Kirby Hall is a splendid stone-built Elizabethan mansion, standing alone in a hollow. Although from a distance the house looks intact, Kirby Hall was abandoned at the beginning of the 19th century and today is mostly ruinous.
Kirby Hall was begun in 1570 by Sir Humphrey Stafford of Blatherwyke, and was laid out in the medieval manner around a large courtyard. Following the death of Sir Humphrey in 1575 the house was purchased by Sir Christopher Hatton, one of Queen's Elizabeth I's courtiers.
Sir Christopher, or his son, built a range of bow-fronted reception rooms at the 'upper' end of the hall range and probably added the splendid obelisk-capped gables around the outside of the house.
In 1638 - 40 Sir Christopher's grandson remodeled the north (entrance) range. This has classically proportioned windows, pedimented gables and a towering centrepiece.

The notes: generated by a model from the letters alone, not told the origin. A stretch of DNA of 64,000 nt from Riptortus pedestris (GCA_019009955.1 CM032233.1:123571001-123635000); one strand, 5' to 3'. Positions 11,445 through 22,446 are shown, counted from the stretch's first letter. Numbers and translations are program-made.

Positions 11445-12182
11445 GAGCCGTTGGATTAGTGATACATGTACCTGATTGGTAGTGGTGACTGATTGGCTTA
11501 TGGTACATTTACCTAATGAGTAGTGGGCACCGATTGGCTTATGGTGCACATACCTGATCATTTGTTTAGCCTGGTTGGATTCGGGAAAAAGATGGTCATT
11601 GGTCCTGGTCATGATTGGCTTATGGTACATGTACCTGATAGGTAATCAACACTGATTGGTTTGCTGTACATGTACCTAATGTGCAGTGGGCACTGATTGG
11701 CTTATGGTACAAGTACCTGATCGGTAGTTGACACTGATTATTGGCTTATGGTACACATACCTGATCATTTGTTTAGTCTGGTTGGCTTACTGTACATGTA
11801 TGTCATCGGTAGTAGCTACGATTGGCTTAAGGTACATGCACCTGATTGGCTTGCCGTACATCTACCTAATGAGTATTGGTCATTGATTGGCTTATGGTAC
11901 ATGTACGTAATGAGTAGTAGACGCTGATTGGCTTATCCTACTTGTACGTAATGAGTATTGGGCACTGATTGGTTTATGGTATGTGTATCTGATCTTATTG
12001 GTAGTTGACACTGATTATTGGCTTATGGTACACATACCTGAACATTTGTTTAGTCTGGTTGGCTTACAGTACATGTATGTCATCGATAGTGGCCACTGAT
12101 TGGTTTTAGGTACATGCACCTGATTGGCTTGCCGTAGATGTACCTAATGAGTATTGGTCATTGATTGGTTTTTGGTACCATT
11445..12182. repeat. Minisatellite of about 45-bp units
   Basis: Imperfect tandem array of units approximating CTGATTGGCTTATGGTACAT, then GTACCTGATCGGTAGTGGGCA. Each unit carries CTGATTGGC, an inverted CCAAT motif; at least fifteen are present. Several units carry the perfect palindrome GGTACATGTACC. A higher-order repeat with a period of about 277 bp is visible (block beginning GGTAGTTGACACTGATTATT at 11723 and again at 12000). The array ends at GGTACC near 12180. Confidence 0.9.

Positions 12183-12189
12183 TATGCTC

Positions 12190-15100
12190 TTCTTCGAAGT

Kirby Hall remained in the hands of the Hatton family and their descendants until 1930, when the the ruined building was acquired by the Office of Works as an Ancient Monument.
Today the building is maintained by English Heritage.
Kirby Hall's courtyard facades are famous.
These are articulated by classical pilasters, with hybrid capitals supporting a frieze-like moulding. These features were some of the first to be seen in English architecture.
Other pilasters can be seen framing the doorways that once lead to individual lodgings.
The entrance range takes the form of a round-arched loggia, and the rooms above have windows inserted in 1638 as part of Stone's remodelling work. On either side of the entrance are pilasters carved with quattrocento reliefs.
In other parts of the courtyard the Rennaisance details are mixed, with the older style mullioned and transomed windows designed to give the rooms the maximum amount of light.
The hall range, entered through an ornately decorately porch, has vast windows.
The large open Hall is still roofed and a stone staircase leads up to the first floor where the grand but deserted rooms look out over the gardens.
Kirby's gardens were re-created in the 20th century to the formal designs of the late-17th century.
There is some fine topiary and peacocks stroll around the grounds.
Kirby Hall was the location for the filming of Mansfield Park by Jane Austen, made in 1998.